The Reverend Philip Tierney
April 17, 2014
Like sequential frames in a moving picture, the events of what we’ve come to call Holy Week move quickly across the calendar. And yet each event—each frame—is of such momentous spiritual significance that we pause to contemplate it. From that shared contemplation, the goal is for each event to become present, here and now. It all happened 2000 years ago and yet—as we remember together—we are there. That’s the basis of sacramental theology. The fancy name for it in Greek is αναμνεσισ, which is the opposite of amnesia or forgetting. Anamnesis involves a group of people remembering together an event of spiritual importance with the conviction that that past event and its spiritual significance become present to those people in the present.
And so, if we are there in that upper room, back there and then, what do we see? Tonight, we see an intimate gathering of close friends eating around a table. Its peacefulness is set in sharp contrast against the turmoil of the frames just before and after it. The one before—Palm Sunday—was full of tumultuous enthusiasm. A crescendo had been reached—crowds of bustling onlookers cheering the one they hoped would be their long-awaited Messiah as he entered the capitol. Simultaneously, behind closed doors, a plot brewed to do away with him. The next frames will reveal the unfolding of that plot—with all its turbulence and dyer consequence. But tonight the crowds are out of sight and all we see is Jesus—at table with His closest disciples.
As we look more closely, this is what we see. Sometimes, ironically, it helps us to close our eyes to see something that’s already happened. So close your eyes, if it helps. There are Jesus and His friends, sprawled on the floor, around a table in the upper room. Consistent with the custom of the time, they lay on the floor, propped up on their left arms with their feet outstretched behind them. Jesus stands up, and moves to the edge of the room. He removes His outer robe. He reaches for a towel—one used for ritual washing at mealtime—and ties it around himself. He pours some water into a bowl and moves slowly from person to person. At each disciple, He kneels and bathes that one’s feet. He dries them; rises; and moves on to the next. Since we are there, imagine that you are next. He comes to you—reclined there on the floor. He kneels at your feet and begins to wash them. What do you feel? Awkward? Possibly; and self-conscious too—embarrassed. You want to draw your feet back or to say with Peter, “Please don’t. It makes me awkward. It isn’t fitting. You’re my hero. It’s beneath your dignity.” Instead, you simply avert your gaze. You think, “Why is He doing this?”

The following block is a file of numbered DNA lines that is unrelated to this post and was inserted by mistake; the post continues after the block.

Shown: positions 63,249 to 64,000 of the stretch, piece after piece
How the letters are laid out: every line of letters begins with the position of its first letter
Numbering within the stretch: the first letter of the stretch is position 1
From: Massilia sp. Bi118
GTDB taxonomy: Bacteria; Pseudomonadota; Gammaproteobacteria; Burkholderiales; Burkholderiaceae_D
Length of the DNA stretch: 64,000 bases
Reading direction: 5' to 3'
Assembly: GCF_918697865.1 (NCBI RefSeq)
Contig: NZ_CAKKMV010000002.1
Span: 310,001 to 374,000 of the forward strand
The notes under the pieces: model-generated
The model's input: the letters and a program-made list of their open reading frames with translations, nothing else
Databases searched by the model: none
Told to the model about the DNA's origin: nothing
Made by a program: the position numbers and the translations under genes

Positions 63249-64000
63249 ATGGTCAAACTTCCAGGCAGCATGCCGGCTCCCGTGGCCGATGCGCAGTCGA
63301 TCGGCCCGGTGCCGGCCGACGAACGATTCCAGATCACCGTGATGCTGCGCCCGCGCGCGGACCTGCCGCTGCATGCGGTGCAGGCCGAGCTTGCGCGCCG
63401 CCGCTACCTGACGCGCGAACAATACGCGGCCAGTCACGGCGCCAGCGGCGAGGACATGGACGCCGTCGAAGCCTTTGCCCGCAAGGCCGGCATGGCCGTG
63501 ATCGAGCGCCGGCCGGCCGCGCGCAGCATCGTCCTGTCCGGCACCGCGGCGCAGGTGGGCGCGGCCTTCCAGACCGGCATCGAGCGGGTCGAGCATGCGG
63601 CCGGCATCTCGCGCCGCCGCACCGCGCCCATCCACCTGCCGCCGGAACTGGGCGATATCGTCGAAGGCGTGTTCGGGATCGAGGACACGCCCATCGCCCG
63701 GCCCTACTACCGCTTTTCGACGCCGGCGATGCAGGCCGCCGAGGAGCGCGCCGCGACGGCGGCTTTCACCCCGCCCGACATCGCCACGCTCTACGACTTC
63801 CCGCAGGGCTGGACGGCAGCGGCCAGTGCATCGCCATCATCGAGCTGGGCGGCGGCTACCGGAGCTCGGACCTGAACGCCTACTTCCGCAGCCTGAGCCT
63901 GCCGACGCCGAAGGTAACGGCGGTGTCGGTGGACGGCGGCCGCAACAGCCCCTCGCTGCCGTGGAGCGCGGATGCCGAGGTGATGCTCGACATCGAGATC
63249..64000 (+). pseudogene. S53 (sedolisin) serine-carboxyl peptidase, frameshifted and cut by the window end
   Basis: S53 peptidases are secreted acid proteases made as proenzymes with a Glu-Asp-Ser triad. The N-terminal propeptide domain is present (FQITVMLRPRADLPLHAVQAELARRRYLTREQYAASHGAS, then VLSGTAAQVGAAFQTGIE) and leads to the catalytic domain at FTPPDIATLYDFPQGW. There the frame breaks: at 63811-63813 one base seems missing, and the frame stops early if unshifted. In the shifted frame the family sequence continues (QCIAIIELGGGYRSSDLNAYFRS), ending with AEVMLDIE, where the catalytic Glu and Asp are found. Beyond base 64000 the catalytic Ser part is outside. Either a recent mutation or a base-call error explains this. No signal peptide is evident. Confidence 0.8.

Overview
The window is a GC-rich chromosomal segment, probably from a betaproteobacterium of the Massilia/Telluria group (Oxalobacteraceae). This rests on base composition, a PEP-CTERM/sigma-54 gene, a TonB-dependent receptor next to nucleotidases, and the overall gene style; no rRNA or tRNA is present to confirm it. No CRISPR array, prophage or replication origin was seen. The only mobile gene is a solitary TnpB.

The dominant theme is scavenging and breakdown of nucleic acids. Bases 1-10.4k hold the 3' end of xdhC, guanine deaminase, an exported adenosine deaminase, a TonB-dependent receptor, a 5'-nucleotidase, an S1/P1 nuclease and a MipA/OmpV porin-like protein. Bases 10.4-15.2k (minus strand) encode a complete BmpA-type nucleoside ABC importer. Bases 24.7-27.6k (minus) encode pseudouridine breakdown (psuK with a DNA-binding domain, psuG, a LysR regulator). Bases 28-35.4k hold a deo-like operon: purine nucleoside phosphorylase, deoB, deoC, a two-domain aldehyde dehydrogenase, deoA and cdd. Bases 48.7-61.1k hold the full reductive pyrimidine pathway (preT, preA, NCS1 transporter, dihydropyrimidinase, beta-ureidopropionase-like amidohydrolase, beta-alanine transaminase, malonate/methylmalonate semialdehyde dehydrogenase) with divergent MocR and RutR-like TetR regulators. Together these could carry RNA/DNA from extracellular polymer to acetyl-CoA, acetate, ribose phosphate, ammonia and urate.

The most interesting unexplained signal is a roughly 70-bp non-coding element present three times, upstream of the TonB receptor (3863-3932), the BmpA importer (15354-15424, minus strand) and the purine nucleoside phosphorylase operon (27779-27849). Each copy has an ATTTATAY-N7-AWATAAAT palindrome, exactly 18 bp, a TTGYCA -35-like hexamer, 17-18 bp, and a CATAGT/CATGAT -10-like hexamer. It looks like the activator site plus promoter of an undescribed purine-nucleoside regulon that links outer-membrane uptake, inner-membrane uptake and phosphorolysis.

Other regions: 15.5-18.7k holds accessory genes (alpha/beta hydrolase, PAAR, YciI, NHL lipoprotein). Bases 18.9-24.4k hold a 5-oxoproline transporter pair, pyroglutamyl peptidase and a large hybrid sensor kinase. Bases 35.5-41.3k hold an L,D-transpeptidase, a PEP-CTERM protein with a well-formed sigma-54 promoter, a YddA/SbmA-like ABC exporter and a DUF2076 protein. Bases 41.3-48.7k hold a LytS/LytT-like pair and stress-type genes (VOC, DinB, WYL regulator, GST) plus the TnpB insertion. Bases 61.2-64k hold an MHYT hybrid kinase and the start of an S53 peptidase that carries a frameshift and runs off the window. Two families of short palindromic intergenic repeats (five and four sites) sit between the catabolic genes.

Later, when He’s done, He reclines at the table again, and explains. “It’s an example for you.” He says. “Wash each other’s feet,” He says. It’s an act of service, of humility, of loyalty. That’s what He wants of His followers—three attributes of good servanthood. Not dignity, not respectability, not intelligence, not competence, not productivity—though they’re all fine. But what He wants is our humility, our service, and our loyalty. Otherwise, we miss the point of what it means to follow.
The thing that gets me, though, is that Jesus knelt at Judas’ feet, too. Knowing what he had done and what he would do in just a short time, Jesus knelt at his feet. He took them in His hands. He bathed them and dried them off. He humbled Himself before him. He served Judas and was loyal to him. If ever you feel unworthy of God’s grace and of Jesus’ service, remember that. Jesus served Judas, too. His sin was less that he betrayed Christ than it was that gave up on his inclusion in God’s grace and Christ’s service after he did.
The lesson for tonight is to receive God’s love and Christ’s service. Receive it, and pass it on. Humble yourself, be loyal, and serve—not only those you love, those you like, those you respect, and those who treat you well—but also those who betray you, belittle you, criticize you, reject you, snub you, take advantage and mistreat you. All it takes is the mind to serve—to be compassionate, an eye to see what others need, hands ready to get dirty, feet prepared to take you to their place, a heart to care, and knees to bend in service and prayer. It doesn’t have to be grand. Little gestures are fine—simply putting your self at others’ disposal. That’s what Jesus did—what He does for us—and what He asks us to do in turn.
That’s when Christ becomes real and present, here and now, through us.
God help us to follow His lead!